B) Before Katrina hit, the hard market of rising insurance rates that started in 1999-2000 was starting to soften and ROEs were falling. Historically when this happens many of the large ‘standard lines’ insurance companies start to write business in the higher margin but tricky niche ‘specialty lines’ (where INDM competes) areas which drives down ROE for everyone. These ‘standard lines’ companies usually withdraw back to their traditional markets after a major disaster as standard lines premium prices rise and industry profitability recovers. Management stated on its most recent conference call that prices are strengthening. Again, despite the impact of Katrina, Rita, etc., estimates for INDM have not yet increased.

In addition, the merger of the old United American and PNG took place in 1Q05.
Some cross sell synergies are expected as PNG agents sell UA products to their clients and visa versa. As much of INDM’s business is written in January of each year we have not yet seen much of this upside and it should be more apparent in 1Q06.
Putting together higher rates and less competition post-Katrina as well as some cross sell from the merger the 10-15% increase in total premiums 2006 over 2005 expected from the sell side is likely too conservative.

Finally, rising short-term interest rates have a positive effect on the investment income line for INDM. Despite the Fed’s active campaign to raise rates, the sell side only has about a 10% increase in interest income baked into their models. If short rates continue to creep up into 1Q06, we will likely see interest income grow more than expected.

3) Investment firm Fox Paine owns 60% of INDM and is likely to want to sell the company eventually. They have already generated significant gains on their investment and larger E&S writers such as BER and MKL could be interested in an acquisition as neither has done one of size for several quarters.

Ed Noonan, the interim CEO of the company, recently decided (or was told) to move on to other pursuits. Saul Fox (of Fox Paine & Chairman of INDM ) recently stated in a press release, “the Board does not believe there is the need for the immediate appointment of another Acting Chief Executive Officer and President. Those individuals who reported to Mr. Noonan will now report to the Board of Directors through its Chairman.”.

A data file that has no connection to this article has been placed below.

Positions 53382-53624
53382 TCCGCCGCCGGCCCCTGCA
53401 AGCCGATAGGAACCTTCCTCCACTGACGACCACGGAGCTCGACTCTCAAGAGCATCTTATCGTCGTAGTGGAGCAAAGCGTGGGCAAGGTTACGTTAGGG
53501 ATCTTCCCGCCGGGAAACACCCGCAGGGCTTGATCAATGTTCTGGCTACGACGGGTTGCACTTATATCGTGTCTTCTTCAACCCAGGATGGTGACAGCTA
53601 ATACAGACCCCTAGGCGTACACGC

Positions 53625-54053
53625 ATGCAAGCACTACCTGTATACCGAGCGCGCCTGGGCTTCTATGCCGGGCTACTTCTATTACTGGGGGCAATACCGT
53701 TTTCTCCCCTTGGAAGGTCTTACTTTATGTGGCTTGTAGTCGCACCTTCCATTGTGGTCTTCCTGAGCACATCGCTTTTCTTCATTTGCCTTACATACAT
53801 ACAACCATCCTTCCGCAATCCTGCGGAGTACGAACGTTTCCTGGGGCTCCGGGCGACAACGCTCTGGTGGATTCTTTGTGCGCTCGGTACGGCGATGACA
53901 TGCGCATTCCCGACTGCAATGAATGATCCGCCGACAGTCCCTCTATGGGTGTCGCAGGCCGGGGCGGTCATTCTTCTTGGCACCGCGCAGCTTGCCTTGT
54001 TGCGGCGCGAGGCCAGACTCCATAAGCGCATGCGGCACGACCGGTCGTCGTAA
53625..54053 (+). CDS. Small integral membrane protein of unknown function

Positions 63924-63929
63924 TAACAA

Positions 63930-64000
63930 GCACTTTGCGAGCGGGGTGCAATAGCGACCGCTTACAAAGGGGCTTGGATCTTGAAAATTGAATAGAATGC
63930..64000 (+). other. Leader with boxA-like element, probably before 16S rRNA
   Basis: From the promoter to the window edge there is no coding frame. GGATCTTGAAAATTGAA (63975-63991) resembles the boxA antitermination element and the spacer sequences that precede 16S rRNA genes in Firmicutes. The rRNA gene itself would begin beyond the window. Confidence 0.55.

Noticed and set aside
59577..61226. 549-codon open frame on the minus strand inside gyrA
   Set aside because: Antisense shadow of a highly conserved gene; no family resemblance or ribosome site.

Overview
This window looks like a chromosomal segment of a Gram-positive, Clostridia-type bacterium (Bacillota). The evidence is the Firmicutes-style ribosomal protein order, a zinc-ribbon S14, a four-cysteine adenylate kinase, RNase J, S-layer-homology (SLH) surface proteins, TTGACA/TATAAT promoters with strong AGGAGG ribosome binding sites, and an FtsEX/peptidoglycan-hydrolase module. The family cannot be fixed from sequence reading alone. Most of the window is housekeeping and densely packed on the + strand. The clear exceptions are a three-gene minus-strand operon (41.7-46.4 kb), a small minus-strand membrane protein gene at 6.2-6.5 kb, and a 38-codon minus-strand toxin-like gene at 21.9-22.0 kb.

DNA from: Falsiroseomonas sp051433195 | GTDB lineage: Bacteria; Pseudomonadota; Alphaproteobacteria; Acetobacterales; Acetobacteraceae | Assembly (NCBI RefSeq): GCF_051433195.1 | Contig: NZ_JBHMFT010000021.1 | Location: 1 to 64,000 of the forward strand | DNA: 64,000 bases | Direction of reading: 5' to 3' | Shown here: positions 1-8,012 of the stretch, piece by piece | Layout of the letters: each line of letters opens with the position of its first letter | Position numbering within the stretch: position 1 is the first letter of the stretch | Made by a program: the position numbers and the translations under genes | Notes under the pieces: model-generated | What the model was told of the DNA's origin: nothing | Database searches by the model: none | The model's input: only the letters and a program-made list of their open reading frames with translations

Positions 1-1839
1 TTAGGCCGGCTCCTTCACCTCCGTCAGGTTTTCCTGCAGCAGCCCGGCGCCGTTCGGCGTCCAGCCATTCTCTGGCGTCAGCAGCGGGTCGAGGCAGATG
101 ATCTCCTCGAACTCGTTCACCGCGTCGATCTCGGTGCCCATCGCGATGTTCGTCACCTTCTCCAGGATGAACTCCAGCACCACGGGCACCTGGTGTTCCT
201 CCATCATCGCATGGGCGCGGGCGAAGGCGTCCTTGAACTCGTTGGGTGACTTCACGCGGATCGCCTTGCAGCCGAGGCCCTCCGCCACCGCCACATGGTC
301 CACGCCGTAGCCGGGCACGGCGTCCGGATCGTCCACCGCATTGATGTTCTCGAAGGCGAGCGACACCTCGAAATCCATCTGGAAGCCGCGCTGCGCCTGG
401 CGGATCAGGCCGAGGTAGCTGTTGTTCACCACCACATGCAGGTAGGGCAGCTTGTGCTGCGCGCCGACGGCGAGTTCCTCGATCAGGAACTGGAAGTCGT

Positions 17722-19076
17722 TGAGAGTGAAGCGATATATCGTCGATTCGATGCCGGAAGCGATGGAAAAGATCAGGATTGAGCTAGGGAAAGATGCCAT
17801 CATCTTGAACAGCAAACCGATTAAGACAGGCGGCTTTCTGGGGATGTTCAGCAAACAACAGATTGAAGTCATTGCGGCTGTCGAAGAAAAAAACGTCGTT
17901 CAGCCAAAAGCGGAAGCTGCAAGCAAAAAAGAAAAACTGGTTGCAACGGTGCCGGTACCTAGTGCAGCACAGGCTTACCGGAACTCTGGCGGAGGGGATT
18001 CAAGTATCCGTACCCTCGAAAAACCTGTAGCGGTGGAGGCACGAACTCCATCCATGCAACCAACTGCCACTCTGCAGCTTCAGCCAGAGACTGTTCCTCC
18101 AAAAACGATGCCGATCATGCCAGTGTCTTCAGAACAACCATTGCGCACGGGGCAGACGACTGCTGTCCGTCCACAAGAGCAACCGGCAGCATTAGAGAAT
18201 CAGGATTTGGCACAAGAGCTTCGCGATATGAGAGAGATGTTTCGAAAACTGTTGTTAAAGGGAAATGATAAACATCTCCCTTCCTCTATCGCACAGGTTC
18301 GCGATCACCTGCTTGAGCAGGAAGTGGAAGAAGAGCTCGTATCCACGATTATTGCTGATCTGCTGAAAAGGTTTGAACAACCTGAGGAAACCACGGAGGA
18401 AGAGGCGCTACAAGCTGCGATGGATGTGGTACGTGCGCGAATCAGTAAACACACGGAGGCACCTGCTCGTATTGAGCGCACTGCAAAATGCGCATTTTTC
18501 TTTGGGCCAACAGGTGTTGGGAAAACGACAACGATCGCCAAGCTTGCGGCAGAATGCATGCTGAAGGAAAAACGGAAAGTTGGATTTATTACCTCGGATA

On the most recent quarterly conference call Mr. Fox stated that the Board has been unable to find the right CEO outside the firm and are now considering internal employees for the position. While INDM may find a new CEO soon, it is also possible that the Board is shopping the company around for a sale.

In a sale to MKL or BER, INDM could go for 1.5X P/B (or even higher) and still be accretive to the acquirer’s book value on EPS (after some limited cost saves). While I believe INDM will fetch a higher price if sold at the end of 2006 with a recovered P/B ratio and a BVPS that is 10-15% higher than it is today, a sale in the immediate future seems possible and would most likely result in a high return on an investment in the stock.


INDM is an attractive investment based on a strong expected book value per share growth and a P/B ratio that should expand as past concerns regarding reinsurance receivables dissipate.

Estimates are likely conservative and room for upside surprises exist throughout 2006.

The 60% owner of the company is running the company without a CEO and may be considering a sale of the firm.

If INDM grows its BVPS by 15% in 2006 (versus sell side expectations of 12.5% and the P/B recovers to a still cheap 1.25X a one year investment will net more than a 30% return. If the P/B remains stagnant and hurricanes reduce EPS by about the same amount as what has occurred in 2005, an investment in INDM will still yield a one year return in line with a 10% increase in book value. I believe INDM represents a strong investment opportunity with significan


1) Improving Balance Sheet which will lead to a higher P/B multiple.
2) Likely upside to 2006 EPS estimates.
3) Sale of the company.